I learned the song / tune from Jean Redpath and prefer to sing the original version - but Terry's does capture the feeling of the words.
Not sure if he has recorded it on a cd - his website might have the info?


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Subject: RE: The.Slave's.Lament
From: Jack Campin
Date: 18 Jun 18 - 09:17 AM

The tune Burns used was given two him by an English friend who thought it was Sephardic - it's almost identical to the Catalan "Cant dels ocells", whose history seems unknown. There is also a major-key tune, equally appropriate, that was attached to Burns's words in the early 19th century. So it looks like we're spoilt for choice.


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Subject: RE: The.Slave's.Lament
From: GUEST,Phil d'Conch
Date: 19 Jun 18 - 02:44 AM

wysiwyg: "...what DID "slave" mean colloquially, before the US economy eclipsed that meaning with its system based on its CHATTEL slavery?"

"Chattel" is mostly 19th century New England abolitionist glossary. At one time or another endentured servants, apprentices &c could all be bought, sold, traded and taken away by the courts like any other property.

Encyclopedia Virginia: Colonial Indentured Servants

For many Colonials "slave" & "liberty" usage and practice was serious Old Testament stuff. Square hats at graduation.

At the end of the day, the Yanks put up the one 13th Amendment for the lot of it. Works for me.


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Subject: RE: The.Slave's.Lament
From: Thompson
Date: 19 Jun 18 - 04:57 AM

The difference, though, was that the child of an indentured servant or an apprentice was not a slave, and could not be bought and sold.


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Subject: RE: The.Slave's.Lament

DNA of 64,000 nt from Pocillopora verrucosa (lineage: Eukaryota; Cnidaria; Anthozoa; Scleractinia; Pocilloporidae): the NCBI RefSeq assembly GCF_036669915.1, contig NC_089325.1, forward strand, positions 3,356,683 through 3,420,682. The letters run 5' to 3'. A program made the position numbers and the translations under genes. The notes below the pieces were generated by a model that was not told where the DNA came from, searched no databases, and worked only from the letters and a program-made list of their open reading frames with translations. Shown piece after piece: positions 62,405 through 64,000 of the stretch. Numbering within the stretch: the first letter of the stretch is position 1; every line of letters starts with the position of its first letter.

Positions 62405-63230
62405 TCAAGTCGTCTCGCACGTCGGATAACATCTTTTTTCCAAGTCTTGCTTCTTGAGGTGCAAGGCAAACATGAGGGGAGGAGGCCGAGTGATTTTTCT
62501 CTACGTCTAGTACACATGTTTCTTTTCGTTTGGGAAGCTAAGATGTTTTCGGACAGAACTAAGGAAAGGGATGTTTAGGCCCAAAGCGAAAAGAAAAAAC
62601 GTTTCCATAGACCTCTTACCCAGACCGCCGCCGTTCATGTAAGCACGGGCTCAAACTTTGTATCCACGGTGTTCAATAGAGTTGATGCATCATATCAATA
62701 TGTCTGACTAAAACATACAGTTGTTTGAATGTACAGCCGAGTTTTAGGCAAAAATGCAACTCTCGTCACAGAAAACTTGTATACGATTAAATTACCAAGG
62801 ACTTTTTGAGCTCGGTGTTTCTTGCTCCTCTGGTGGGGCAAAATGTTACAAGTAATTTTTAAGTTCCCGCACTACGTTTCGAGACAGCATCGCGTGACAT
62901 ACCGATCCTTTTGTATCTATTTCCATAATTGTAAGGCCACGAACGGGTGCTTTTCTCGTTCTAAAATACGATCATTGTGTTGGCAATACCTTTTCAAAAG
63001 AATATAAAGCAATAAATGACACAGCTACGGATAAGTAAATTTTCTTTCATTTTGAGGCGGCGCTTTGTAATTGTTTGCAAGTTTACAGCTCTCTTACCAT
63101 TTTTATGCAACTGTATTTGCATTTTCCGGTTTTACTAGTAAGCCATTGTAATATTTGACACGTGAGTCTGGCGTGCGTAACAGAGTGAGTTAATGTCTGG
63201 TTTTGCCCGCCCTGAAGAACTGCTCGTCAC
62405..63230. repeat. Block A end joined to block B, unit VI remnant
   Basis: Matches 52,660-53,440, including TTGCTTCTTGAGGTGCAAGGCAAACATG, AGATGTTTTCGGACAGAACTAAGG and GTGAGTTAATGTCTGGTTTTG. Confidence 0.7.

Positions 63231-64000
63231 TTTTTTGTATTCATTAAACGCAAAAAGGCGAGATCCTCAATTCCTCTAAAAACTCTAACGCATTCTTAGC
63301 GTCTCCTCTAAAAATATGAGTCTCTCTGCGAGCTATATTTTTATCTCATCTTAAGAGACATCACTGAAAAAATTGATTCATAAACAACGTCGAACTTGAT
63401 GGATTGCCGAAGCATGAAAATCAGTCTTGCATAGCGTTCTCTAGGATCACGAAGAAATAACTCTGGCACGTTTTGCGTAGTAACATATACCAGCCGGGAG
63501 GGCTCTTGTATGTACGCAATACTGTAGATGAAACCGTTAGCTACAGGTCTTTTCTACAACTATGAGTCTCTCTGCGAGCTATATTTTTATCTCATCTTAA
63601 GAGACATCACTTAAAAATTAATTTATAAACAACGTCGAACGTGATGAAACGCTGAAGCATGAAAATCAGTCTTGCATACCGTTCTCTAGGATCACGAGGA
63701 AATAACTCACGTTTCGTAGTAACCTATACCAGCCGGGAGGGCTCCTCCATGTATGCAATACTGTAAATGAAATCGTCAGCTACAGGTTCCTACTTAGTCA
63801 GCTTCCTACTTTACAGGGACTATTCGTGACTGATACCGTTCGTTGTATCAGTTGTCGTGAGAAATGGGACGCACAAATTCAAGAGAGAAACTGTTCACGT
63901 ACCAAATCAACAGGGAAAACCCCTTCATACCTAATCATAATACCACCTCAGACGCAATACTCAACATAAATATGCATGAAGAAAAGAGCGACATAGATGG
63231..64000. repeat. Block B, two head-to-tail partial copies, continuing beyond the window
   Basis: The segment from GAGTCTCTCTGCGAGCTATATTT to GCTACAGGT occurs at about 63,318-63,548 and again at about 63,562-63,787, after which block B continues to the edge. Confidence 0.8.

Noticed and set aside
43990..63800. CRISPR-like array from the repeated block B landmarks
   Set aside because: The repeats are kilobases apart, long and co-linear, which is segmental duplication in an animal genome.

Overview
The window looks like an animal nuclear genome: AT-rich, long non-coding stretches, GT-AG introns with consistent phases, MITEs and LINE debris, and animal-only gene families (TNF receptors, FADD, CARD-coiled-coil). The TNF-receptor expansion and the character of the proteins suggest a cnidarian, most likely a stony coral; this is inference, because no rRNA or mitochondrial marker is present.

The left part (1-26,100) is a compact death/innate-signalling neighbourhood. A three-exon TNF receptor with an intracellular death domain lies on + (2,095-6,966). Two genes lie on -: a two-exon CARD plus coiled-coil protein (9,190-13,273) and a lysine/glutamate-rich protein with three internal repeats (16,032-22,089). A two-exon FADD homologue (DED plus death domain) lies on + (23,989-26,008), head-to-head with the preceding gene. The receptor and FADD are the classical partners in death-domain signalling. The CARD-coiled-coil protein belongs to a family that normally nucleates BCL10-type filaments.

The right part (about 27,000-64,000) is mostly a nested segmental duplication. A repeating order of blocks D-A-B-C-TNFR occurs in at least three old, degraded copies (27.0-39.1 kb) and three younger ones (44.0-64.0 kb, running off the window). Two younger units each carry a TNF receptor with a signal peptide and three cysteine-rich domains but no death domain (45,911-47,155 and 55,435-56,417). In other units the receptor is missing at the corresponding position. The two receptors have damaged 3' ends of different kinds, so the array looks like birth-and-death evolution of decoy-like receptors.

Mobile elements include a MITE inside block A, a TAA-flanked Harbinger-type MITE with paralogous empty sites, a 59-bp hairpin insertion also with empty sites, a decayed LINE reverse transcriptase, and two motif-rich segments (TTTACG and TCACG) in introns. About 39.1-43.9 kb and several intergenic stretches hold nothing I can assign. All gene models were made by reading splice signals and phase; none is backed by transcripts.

From: GUEST,Phil d'Conch
Date: 19 Jun 18 - 01:14 PM

"The difference, though, was that the child of an indentured servant or an apprentice was not a slave, and could not be bought and sold."

Children were bought, sold, traded and confiscated as a package deal with the indentured parent. One difference was the familiy unit could not be broken up but if the parent died in contract almost anything could, and did, happen to the children.


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Subject: RE: The.Slave's.Lament
From: GUEST,Phil d'Conch
Date: 19 Jun 18 - 01:35 PM

It should be noted that, under the indenture system, any child could be 'sold' by the parent or legal guardian at any time, indentured parent or not.


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Subject: RE: The.Slave's.Lament
From: GUEST,kenny
Date: 19 Jun 18 - 01:46 PM

I first heard it sung by Dougie MacLean, whom I believe learned it from Sheena Wellington. Also recorded by Michael Marra [ RIP ] with "Mr. McFall's Chamber". 3 very different treatments of a great song.
I also discovered an "international" version by a Dutch singer Leoni Jansen who recorded the song with "Les Freres Guisse" from Senegal.
Also recently recorded by Robyn Stapleton.